First, thanks for all the comments you sent about last week’s video issue of The 10th Man. I’m glad so many of you found it helpful. Normal service resumed this week, so let’s talk… baseball!
My whole life, I had always wanted to catch a foul ball at a baseball game. From when I was a little boy, I used to bring my glove to the game. I did this for years, until I decided that a grown man should not be bringing a baseball glove to a game.
I came close so many times. At one game, I had seats on the first base line, and had the ball clank off my hand into the hands of the guy next to me. I had a 10-year-old boy juke it out of my grip at a spring training game in Arizona. I was too short to catch one behind the net at Yankee Stadium. I had a shot in the upper deck at the Oakland Coliseum, but I was busy eating.
I was 39 years old, had been to hundreds of major and minor league games, and had not caught one single foul ball. I had pretty much given up.
In August of 2013, I went to catch a Pelicans game with my brother here in Myrtle Beach. We got bored of sitting in our seats, so we were standing in the walkway along the first base side. I was busy telling my brother that I was foul ball Kryptonite, that no matter where we were in the stadium, there wouldn’t be any foul balls.
Suddenly, the batter lifted one in the air our direction—it was coming towards us! I watched it in slow motion as it landed on the cement about four feet in front of me and I caught it on one hop. I looked at the ball to make sure it was real. I just caught my first foul ball, at age 39!
What I hadn’t counted on was dealing with the ballhawks. Some kid comes up to me after I make the play, and says, “Hey mister, nice catch! Can I have the ball?”
So he turned his wheelchair around and rode away.
I’m Not Superstitious, But…
After I caught that foul ball, good things started happening. My brother even told me in the car on the way home, “This is a turning point for you. I can feel it.”
First of all, I started to fall ass-backwards into money. It was coming from all directions, without me even trying. And it hasn’t stopped. I was never really one to worry about money anyway, but from that day on, I haven’t worried about it at all.
Of course, all of this is probably one giant coincidence. There is no reason why this baseball should suddenly change my luck.
That would be the pinnacle of superstition, and real traders aren’t supposed to be superstitious. Baseball players are supposed to be superstitious. They wear lucky underwear, they refuse to touch the foul lines, or they have a Nomar Garciaparra-like ritual of adjusting their batting gloves before a pitch.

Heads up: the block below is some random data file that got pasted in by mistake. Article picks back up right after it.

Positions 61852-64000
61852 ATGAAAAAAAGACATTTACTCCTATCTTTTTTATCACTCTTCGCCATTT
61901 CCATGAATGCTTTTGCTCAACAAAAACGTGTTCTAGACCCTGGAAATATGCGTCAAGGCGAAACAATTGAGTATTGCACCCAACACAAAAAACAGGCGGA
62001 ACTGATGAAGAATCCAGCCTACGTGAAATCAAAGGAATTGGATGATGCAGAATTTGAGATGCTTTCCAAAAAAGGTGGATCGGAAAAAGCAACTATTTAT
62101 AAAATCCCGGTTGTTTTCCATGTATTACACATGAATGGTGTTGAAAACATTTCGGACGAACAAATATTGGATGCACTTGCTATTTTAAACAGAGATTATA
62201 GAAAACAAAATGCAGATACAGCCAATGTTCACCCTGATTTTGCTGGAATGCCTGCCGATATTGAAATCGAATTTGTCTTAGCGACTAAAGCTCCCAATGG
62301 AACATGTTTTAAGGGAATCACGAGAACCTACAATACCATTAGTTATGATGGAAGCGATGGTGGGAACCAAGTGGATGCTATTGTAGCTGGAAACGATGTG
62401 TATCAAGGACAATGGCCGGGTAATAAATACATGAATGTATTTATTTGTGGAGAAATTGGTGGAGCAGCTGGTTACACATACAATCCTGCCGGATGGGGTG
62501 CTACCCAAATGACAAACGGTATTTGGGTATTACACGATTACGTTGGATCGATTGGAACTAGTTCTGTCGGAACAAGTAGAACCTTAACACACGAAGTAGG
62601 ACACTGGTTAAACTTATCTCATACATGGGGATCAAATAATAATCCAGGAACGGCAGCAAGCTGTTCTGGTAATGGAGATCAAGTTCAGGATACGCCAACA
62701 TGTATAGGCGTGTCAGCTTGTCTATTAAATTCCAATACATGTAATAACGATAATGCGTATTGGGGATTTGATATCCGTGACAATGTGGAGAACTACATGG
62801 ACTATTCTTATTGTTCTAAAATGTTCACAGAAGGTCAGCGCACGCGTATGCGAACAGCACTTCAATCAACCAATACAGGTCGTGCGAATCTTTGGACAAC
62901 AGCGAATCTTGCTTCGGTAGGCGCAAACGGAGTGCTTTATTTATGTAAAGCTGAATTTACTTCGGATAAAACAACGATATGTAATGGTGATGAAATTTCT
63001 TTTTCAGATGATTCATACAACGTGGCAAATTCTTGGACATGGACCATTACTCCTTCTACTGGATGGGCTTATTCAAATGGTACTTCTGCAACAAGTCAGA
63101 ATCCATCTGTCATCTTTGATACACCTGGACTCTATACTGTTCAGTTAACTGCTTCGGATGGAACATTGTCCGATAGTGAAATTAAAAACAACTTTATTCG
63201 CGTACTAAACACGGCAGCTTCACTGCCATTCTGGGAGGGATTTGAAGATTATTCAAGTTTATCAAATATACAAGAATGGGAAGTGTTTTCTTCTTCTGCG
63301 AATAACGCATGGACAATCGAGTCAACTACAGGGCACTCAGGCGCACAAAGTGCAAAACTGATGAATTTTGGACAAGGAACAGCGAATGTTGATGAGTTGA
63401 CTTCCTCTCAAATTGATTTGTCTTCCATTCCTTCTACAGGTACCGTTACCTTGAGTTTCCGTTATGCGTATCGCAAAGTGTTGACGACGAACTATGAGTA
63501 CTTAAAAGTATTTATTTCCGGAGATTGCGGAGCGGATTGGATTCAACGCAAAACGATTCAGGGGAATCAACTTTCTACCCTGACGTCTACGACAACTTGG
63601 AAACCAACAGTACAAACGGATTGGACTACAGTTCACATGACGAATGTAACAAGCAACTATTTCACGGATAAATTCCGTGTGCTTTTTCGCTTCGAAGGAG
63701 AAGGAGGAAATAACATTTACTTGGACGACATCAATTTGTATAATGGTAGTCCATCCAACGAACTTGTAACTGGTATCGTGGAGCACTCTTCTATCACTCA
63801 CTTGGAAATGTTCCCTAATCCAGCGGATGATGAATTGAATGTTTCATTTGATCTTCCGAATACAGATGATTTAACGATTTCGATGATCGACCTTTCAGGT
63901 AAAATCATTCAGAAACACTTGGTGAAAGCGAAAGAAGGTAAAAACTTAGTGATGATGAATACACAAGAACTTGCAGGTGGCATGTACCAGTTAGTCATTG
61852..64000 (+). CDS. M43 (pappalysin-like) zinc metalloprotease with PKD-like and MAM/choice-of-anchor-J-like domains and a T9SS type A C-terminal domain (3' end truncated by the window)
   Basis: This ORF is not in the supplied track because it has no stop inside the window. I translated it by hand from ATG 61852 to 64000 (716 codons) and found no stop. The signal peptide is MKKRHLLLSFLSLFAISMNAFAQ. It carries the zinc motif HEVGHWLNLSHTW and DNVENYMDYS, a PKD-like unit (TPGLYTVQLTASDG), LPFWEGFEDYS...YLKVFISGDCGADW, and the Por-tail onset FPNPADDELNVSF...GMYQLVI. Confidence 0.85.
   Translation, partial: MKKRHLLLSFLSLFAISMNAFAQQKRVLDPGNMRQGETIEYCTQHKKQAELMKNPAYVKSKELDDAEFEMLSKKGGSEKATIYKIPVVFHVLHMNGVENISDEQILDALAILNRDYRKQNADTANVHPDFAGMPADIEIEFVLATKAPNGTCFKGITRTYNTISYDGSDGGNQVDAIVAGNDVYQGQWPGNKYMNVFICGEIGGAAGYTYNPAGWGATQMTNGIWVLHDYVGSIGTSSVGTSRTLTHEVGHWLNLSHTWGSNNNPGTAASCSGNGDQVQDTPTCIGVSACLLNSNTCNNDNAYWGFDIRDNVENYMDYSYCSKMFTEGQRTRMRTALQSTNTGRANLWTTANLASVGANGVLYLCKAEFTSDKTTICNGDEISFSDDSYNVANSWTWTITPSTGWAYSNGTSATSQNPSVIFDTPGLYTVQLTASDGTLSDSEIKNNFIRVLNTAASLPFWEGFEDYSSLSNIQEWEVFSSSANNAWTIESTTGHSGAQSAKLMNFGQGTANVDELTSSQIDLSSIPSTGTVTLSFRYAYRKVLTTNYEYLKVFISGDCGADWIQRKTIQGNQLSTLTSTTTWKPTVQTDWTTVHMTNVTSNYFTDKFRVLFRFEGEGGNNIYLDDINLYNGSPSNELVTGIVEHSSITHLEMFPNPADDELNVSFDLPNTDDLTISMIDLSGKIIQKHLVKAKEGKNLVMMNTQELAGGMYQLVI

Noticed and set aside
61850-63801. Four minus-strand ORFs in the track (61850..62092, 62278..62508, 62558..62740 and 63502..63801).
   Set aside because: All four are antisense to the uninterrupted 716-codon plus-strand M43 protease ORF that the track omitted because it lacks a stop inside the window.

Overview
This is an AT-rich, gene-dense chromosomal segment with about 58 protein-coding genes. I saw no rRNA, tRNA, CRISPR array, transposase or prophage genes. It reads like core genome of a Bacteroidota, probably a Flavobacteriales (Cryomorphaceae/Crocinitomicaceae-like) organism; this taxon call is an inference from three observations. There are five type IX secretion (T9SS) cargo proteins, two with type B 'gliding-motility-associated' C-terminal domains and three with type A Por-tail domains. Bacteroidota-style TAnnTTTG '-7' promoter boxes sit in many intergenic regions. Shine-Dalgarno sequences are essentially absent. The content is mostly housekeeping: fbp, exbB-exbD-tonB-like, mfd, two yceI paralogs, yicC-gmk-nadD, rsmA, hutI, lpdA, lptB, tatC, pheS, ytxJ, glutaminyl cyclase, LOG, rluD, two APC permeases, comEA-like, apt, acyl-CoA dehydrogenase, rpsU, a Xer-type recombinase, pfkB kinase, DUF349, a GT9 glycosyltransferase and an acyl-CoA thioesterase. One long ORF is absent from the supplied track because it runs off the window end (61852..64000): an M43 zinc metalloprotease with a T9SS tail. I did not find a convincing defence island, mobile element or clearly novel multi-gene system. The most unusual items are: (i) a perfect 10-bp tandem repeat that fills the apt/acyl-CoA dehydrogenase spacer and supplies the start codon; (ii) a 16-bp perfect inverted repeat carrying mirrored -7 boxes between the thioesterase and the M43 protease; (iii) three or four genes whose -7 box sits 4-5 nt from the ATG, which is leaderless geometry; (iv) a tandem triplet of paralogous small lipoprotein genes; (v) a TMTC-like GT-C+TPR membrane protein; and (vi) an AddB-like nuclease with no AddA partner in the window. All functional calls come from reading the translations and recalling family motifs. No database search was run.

The Canadian dollar doesn’t care what kind of underwear I’m wearing.
But this is what human beings do: they take random events, try to connect them together and draw some kind of meaning from them.
I’m scornful of superstitious behavior, but we should pay attention to these sorts of things.
I had a professor in grad school who was not a big fan of technical analysis. He was Spanish, and said in a thick Spanish accent, “Technical analysis, what is this? We do not pay attention to this.”
So I think very basic forms of technical analysis—like trendlines, support and resistance, and flag/pennant formations—are pretty useful. Not because they work, but because people believe they work, so they work.
I’ll let you in on a little secret. Much of algorithmic trading is based on trading these sorts of technical formations. Yes, people program the computers to do it.
There is a push for something called “evidence-based investing” in finance, but much of what passes for science is actually scientism. It’s hard to quantify much of finance, which is why voodoo flourishes.
I will be the first to admit that much of what I do is voodoo, trying to get sample data of sentiment or position through covers of The Economist, my communications with people in the market, and what I see on Twitter.
Honestly, I think the voodoo works better than the science. Some of my best trades in The Daily Dirtnap have been pure sentiment-based trades.
When people try to apply hard science to economics and investing, and they’re rigid about it, they can get in a lot of trouble.
Economics is a soft science with a human element and there is no grand unified theory that pulls it all together. It is a field where you can pretty much say anything without justification.
I think the best chance that most novice investors have to navigate this is to understand that the financial markets are an endlessly complex poker game, and if you make money as a beginner, you are either lucky or you have an extraordinarily long time horizon.
As for the baseball I caught, I had better put that in a safe deposit box.